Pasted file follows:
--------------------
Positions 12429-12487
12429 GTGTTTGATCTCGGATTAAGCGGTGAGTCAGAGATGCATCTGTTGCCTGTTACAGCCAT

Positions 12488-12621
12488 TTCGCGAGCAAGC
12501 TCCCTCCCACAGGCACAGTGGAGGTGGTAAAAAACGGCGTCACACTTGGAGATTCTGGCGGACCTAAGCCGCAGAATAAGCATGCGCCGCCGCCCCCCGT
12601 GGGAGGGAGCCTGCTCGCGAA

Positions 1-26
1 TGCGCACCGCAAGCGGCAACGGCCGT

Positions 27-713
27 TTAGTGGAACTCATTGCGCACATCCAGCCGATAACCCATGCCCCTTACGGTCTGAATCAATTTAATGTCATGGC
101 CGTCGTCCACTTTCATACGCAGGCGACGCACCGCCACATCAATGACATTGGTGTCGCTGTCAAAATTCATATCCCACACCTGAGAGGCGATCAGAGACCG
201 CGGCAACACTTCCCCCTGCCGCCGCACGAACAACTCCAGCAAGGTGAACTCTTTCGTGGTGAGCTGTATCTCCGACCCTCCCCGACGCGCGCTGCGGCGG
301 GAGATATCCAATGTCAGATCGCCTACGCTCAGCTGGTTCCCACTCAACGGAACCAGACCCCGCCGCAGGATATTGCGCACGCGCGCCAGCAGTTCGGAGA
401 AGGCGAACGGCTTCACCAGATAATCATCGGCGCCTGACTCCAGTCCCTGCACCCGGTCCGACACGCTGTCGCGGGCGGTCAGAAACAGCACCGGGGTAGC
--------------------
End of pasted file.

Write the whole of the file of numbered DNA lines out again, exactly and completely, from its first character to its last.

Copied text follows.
Positions 12429-12487
12429 GTGTTTGATCTCGGATTAAGCGGTGAGTCAGAGATGCATCTGTTGCCTGTTACAGCCAT

Positions 12488-12621
12488 TTCGCGAGCAAGC
12501 TCCCTCCCACAGGCACAGTGGAGGTGGTAAAAAACGGCGTCACACTTGGAGATTCTGGCGGACCTAAGCCGCAGAATAAGCATGCGCCGCCGCCCCCCGT
12601 GGGAGGGAGCCTGCTCGCGAA

Positions 1-26
1 TGCGCACCGCAAGCGGCAACGGCCGT

Positions 27-713
27 TTAGTGGAACTCATTGCGCACATCCAGCCGATAACCCATGCCCCTTACGGTCTGAATCAATTTAATGTCATGGC
101 CGTCGTCCACTTTCATACGCAGGCGACGCACCGCCACATCAATGACATTGGTGTCGCTGTCAAAATTCATATCCCACACCTGAGAGGCGATCAGAGACCG
201 CGGCAACACTTCCCCCTGCCGCCGCACGAACAACTCCAGCAAGGTGAACTCTTTCGTGGTGAGCTGTATCTCCGACCCTCCCCGACGCGCGCTGCGGCGG
301 GAGATATCCAATGTCAGATCGCCTACGCTCAGCTGGTTCCCACTCAACGGAACCAGACCCCGCCGCAGGATATTGCGCACGCGCGCCAGCAGTTCGGAGA
401 AGGCGAACGGCTTCACCAGATAATCATCGGCGCCTGACTCCAGTCCCTGCACCCGGTCCGACACGCTGTCGCGGGCGGTCAGAAACAGCACCGGGGTAGC